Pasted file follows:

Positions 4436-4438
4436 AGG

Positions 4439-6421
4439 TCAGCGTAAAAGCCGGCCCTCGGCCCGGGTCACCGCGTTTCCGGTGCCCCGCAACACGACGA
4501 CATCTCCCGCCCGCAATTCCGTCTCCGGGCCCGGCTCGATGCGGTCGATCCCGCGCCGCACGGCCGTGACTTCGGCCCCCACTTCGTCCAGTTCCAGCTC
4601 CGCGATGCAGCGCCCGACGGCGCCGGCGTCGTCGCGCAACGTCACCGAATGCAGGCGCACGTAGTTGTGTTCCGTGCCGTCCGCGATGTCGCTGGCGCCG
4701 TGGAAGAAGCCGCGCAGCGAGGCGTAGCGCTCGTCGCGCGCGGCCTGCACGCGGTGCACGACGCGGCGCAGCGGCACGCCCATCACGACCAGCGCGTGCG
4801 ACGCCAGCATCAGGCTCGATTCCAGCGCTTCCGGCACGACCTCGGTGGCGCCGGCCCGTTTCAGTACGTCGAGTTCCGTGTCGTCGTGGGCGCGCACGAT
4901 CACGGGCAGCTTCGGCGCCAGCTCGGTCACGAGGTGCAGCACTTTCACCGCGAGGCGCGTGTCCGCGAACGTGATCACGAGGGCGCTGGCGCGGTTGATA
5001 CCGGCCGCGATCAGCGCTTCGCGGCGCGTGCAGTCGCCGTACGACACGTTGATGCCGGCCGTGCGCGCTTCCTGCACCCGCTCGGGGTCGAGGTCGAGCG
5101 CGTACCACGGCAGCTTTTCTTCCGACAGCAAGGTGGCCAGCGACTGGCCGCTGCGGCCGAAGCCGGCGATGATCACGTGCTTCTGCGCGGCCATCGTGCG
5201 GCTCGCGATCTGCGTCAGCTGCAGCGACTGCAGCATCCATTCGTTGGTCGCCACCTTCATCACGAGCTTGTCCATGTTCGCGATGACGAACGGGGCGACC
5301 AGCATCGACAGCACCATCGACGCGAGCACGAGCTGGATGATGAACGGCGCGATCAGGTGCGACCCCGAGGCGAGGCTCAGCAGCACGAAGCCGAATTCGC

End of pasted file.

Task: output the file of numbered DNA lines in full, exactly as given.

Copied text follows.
Positions 4436-4438
4436 AGG

Positions 4439-6421
4439 TCAGCGTAAAAGCCGGCCCTCGGCCCGGGTCACCGCGTTTCCGGTGCCCCGCAACACGACGA
4501 CATCTCCCGCCCGCAATTCCGTCTCCGGGCCCGGCTCGATGCGGTCGATCCCGCGCCGCACGGCCGTGACTTCGGCCCCCACTTCGTCCAGTTCCAGCTC
4601 CGCGATGCAGCGCCCGACGGCGCCGGCGTCGTCGCGCAACGTCACCGAATGCAGGCGCACGTAGTTGTGTTCCGTGCCGTCCGCGATGTCGCTGGCGCCG
4701 TGGAAGAAGCCGCGCAGCGAGGCGTAGCGCTCGTCGCGCGCGGCCTGCACGCGGTGCACGACGCGGCGCAGCGGCACGCCCATCACGACCAGCGCGTGCG
4801 ACGCCAGCATCAGGCTCGATTCCAGCGCTTCCGGCACGACCTCGGTGGCGCCGGCCCGTTTCAGTACGTCGAGTTCCGTGTCGTCGTGGGCGCGCACGAT
4901 CACGGGCAGCTTCGGCGCCAGCTCGGTCACGAGGTGCAGCACTTTCACCGCGAGGCGCGTGTCCGCGAACGTGATCACGAGGGCGCTGGCGCGGTTGATA
5001 CCGGCCGCGATCAGCGCTTCGCGGCGCGTGCAGTCGCCGTACGACACGTTGATGCCGGCCGTGCGCGCTTCCTGCACCCGCTCGGGGTCGAGGTCGAGCG
5101 CGTACCACGGCAGCTTTTCTTCCGACAGCAAGGTGGCCAGCGACTGGCCGCTGCGGCCGAAGCCGGCGATGATCACGTGCTTCTGCGCGGCCATCGTGCG
5201 GCTCGCGATCTGCGTCAGCTGCAGCGACTGCAGCATCCATTCGTTGGTCGCCACCTTCATCACGAGCTTGTCCATGTTCGCGATGACGAACGGGGCGACC
5301 AGCATCGACAGCACCATCGACGCGAGCACGAGCTGGATGATGAACGGCGCGATCAGGTGCGACCCCGAGGCGAGGCTCAGCAGCACGAAGCCGAATTCGC